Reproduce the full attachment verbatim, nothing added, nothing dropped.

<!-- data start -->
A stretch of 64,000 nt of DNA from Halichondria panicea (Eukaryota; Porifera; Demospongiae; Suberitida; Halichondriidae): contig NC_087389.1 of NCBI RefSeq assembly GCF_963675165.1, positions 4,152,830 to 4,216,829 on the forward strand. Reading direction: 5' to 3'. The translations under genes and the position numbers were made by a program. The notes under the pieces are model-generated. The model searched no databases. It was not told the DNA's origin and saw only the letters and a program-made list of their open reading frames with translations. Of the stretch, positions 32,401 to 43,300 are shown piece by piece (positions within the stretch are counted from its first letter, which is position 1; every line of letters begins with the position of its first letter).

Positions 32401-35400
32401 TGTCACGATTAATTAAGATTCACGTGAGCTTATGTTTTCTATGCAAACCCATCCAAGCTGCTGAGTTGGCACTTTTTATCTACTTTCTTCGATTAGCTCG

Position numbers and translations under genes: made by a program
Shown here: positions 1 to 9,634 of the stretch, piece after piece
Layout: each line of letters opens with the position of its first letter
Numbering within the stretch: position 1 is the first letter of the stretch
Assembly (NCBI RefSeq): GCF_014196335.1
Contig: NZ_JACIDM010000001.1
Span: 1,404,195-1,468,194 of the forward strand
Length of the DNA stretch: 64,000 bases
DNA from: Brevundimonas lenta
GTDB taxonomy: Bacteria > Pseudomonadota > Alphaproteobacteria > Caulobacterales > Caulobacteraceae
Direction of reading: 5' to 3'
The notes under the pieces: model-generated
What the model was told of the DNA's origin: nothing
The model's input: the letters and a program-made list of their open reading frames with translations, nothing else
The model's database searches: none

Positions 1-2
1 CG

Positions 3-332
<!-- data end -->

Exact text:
A stretch of 64,000 nt of DNA from Halichondria panicea (Eukaryota; Porifera; Demospongiae; Suberitida; Halichondriidae): contig NC_087389.1 of NCBI RefSeq assembly GCF_963675165.1, positions 4,152,830 to 4,216,829 on the forward strand. Reading direction: 5' to 3'. The translations under genes and the position numbers were made by a program. The notes under the pieces are model-generated. The model searched no databases. It was not told the DNA's origin and saw only the letters and a program-made list of their open reading frames with translations. Of the stretch, positions 32,401 to 43,300 are shown piece by piece (positions within the stretch are counted from its first letter, which is position 1; every line of letters begins with the position of its first letter).

Positions 32401-35400
32401 TGTCACGATTAATTAAGATTCACGTGAGCTTATGTTTTCTATGCAAACCCATCCAAGCTGCTGAGTTGGCACTTTTTATCTACTTTCTTCGATTAGCTCG

Position numbers and translations under genes: made by a program
Shown here: positions 1 to 9,634 of the stretch, piece after piece
Layout: each line of letters opens with the position of its first letter
Numbering within the stretch: position 1 is the first letter of the stretch
Assembly (NCBI RefSeq): GCF_014196335.1
Contig: NZ_JACIDM010000001.1
Span: 1,404,195-1,468,194 of the forward strand
Length of the DNA stretch: 64,000 bases
DNA from: Brevundimonas lenta
GTDB taxonomy: Bacteria > Pseudomonadota > Alphaproteobacteria > Caulobacterales > Caulobacteraceae
Direction of reading: 5' to 3'
The notes under the pieces: model-generated
What the model was told of the DNA's origin: nothing
The model's input: the letters and a program-made list of their open reading frames with translations, nothing else
The model's database searches: none

Positions 1-2
1 CG

Positions 3-332